Ernest Hemingway (July 21, 1899 – July 2, 1961) was one of America’s most popular authors. His economical style had a strong influence on 20th-century fiction. Hemingway produced most of his work between the mid-1920s and the mid-1950s, and won the Nobel Prize in Literature in 1954. He published seven novels, six short story collections, and two non-fiction works. Three more novels, four short story collections, and three non-fiction works were published posthumously. Many of his works are considered American classics.
Although often criticized for his vigorous hypermasculinism, with strains of homophobia and anti-Semitism in his writing, overall he identified with the progressive political tendencies of his time, and counted many writers and intellectuals on the left as colleagues and friends.
As an 18-year-old Hemingway left for the Italian front to enlist with the World War I ambulance drivers. In 1918, he was seriously wounded and returned home. His wartime experiences formed the basis for his 1929 novel A Farewell to Arms. “When you go to war as a boy you have a great illusion of immortality,” Hemingway said of the incident. “Other people get killed; not you … Then when you are badly wounded the first time you lose that illusion and you know it can happen to you.”
In 1921, now married – to the first of his eventual four wives – he moved to Paris, where he worked as a correspondent and joined the modernist writers and artists of the 1920s “Lost Generation” expatriate community. He published his first novel, The Sun Also Rises, in 1926, which many critics consider his best work. Its focus is the Spanish bullfighting culture.
During the Spanish Civil War (1936-39), Hemingway traveled to Spain as a journalist. Late in 1937, while in Madrid, Hemingway wrote his only play, The Fifth Column, as the city was being bombarded. He collaborated with composers Marc Blitzstein and Virgil Thomson, and filmmaker Joris Ivens, on a fundraising film for the Spanish Loyalists called The Spanish Earth. Back in Spain in 1938, he was present at the Battle of the Ebro, the last republican stand, and was among the last journalists to leave the battle as they crossed the river. In August 1939 Hemingway was one of 400 U.S. intellectuals who signed an open letter “To All Active Supporters of Democracy and Peace” which stated that “the reactionaries” had “encouraged the fantastic falsehood that the USSR and the totalitarian states are basically alike” and claimed that the USSR had “shown a steadily expanding democracy in every sphere.”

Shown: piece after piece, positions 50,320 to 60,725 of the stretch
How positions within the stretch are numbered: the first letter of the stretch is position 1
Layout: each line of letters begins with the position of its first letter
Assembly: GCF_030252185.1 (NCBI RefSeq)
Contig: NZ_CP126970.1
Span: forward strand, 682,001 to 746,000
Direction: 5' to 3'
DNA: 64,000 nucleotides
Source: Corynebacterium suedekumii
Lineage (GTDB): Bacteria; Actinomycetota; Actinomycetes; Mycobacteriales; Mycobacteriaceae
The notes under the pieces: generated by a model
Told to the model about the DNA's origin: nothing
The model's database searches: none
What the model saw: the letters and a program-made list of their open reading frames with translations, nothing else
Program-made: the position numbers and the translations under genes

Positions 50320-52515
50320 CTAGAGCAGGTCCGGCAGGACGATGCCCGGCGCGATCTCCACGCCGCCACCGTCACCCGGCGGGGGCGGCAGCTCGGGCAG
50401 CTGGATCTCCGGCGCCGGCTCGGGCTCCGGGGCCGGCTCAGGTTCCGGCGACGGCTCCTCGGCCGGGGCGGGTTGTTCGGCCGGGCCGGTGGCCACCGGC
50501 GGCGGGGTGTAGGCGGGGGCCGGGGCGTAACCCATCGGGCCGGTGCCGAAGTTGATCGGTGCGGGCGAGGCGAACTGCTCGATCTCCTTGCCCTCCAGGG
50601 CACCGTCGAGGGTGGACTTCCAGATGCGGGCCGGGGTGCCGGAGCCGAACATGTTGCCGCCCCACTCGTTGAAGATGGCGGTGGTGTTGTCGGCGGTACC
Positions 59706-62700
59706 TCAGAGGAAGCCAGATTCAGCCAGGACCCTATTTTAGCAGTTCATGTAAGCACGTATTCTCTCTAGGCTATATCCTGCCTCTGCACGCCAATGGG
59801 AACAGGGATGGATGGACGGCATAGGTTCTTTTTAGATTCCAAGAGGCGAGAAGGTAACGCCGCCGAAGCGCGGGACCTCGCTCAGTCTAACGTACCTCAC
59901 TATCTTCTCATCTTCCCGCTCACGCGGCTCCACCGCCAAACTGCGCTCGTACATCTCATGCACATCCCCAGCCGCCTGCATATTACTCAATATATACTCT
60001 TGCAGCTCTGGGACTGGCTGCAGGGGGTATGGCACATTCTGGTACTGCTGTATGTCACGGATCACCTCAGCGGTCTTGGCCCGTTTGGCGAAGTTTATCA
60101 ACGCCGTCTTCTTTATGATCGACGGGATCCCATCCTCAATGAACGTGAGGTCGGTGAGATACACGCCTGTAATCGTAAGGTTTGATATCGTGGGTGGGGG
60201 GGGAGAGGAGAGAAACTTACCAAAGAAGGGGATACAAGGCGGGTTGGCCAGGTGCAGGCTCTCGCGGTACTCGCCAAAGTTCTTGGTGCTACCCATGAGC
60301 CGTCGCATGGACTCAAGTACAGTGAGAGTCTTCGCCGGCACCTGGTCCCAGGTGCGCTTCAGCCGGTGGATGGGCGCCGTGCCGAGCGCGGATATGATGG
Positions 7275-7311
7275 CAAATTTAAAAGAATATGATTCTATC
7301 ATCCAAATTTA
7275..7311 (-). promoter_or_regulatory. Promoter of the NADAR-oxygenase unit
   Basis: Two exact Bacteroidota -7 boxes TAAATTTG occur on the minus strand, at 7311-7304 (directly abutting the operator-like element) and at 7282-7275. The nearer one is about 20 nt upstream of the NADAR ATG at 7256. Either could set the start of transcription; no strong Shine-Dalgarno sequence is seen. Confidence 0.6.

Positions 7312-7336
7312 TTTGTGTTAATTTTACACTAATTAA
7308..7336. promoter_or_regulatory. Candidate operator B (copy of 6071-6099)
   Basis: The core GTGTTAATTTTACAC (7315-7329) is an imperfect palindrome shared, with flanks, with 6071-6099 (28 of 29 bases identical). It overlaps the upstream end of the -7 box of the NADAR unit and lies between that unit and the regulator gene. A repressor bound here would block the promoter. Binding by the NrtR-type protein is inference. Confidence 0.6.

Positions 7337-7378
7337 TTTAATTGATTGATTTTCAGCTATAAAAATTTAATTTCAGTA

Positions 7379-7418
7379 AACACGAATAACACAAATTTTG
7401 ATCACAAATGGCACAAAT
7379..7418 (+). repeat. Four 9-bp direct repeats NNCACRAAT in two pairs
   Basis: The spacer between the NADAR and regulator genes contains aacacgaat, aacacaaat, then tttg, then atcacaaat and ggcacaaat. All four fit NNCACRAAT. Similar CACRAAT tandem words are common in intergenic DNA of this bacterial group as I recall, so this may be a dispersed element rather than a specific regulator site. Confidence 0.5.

After the Spanish war ended he wrote For Whom the Bell Tolls (1940), which became a Book-of-the-Month Club choice, sold half a million copies within months, and helped to revive the author’s literary reputation.
In 1939, Hemingway crossed in his boat from his home in Key West to Cuba. With his soon-to-be new wife Martha Gellhorn, he rented “Finca Vigia” (Lookout Farm), a 15-acre property 15 miles from Havana. He later purchased it for his winter residence. It became notorious for the dozens of cats he allowed to roam and breed there.
Hemingway was in London during World War II, present at the Normandy landings and the 1944 liberation of Paris.
Shortly after the publication of The Old Man and the Sea (1952), set in Cuba, which won him the Pulitzer Prize, Hemingway went on safari to Africa, where he was almost killed in two successive plane crashes that left him in pain or ill health for much of his remaining life.
After the Revolution Hemingway remained on easy terms with the government, telling the New York Times he was “delighted” with Castro’s overthrow of dictator Fulgencio Batista. He famously went out on fishing excursions with Fidel Castro. In July 1960, the Hemingways left Cuba for the last time, leaving art and manuscripts in a bank vault in Havana. After the 1961 Bay of Pigs Invasion, in accordance with the policy of nationalizing American property in Cuba, the Finca Vigia was expropriated by the Cuban government, complete with Hemingway’s collection of several thousand books. The Finca is a popular tourist site today. The Cuban government has in recent years made arrangements with American academic institutions to photocopy Hemingway’s Cuban papers and make them available to scholars.
In 1959, he had bought a house in Ketchum, Idaho, where, still racked with pain and depression, he committed suicide in 1961.
Adapted from Wikipedia and other sources.
Photo: Hemingway (center) with Dutch filmmaker Joris Ivens and German writer Ludwig Renn (serving as an International Brigades officer) in Spain during Spanish Civil War, 1937. | Wikimedia (CC)